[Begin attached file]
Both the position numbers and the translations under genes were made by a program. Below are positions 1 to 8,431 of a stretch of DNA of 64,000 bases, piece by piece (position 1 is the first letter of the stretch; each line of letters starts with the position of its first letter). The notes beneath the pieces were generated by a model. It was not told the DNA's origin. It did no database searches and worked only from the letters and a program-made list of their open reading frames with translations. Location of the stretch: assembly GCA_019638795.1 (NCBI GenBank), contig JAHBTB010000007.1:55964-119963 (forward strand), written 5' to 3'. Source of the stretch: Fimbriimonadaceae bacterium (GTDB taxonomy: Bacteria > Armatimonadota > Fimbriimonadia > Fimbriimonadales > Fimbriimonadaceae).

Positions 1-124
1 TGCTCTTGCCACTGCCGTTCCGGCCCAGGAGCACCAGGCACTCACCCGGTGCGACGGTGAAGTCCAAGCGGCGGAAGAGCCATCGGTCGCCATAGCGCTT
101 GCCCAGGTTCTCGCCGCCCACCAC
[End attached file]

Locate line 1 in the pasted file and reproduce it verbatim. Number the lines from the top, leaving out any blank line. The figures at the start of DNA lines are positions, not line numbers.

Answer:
Both the position numbers and the translations under genes were made by a program. Below are positions 1 to 8,431 of a stretch of DNA of 64,000 bases, piece by piece (position 1 is the first letter of the stretch; each line of letters starts with the position of its first letter). The notes beneath the pieces were generated by a model. It was not told the DNA's origin. It did no database searches and worked only from the letters and a program-made list of their open reading frames with translations. Location of the stretch: assembly GCA_019638795.1 (NCBI GenBank), contig JAHBTB010000007.1:55964-119963 (forward strand), written 5' to 3'. Source of the stretch: Fimbriimonadaceae bacterium (GTDB taxonomy: Bacteria > Armatimonadota > Fimbriimonadia > Fimbriimonadales > Fimbriimonadaceae).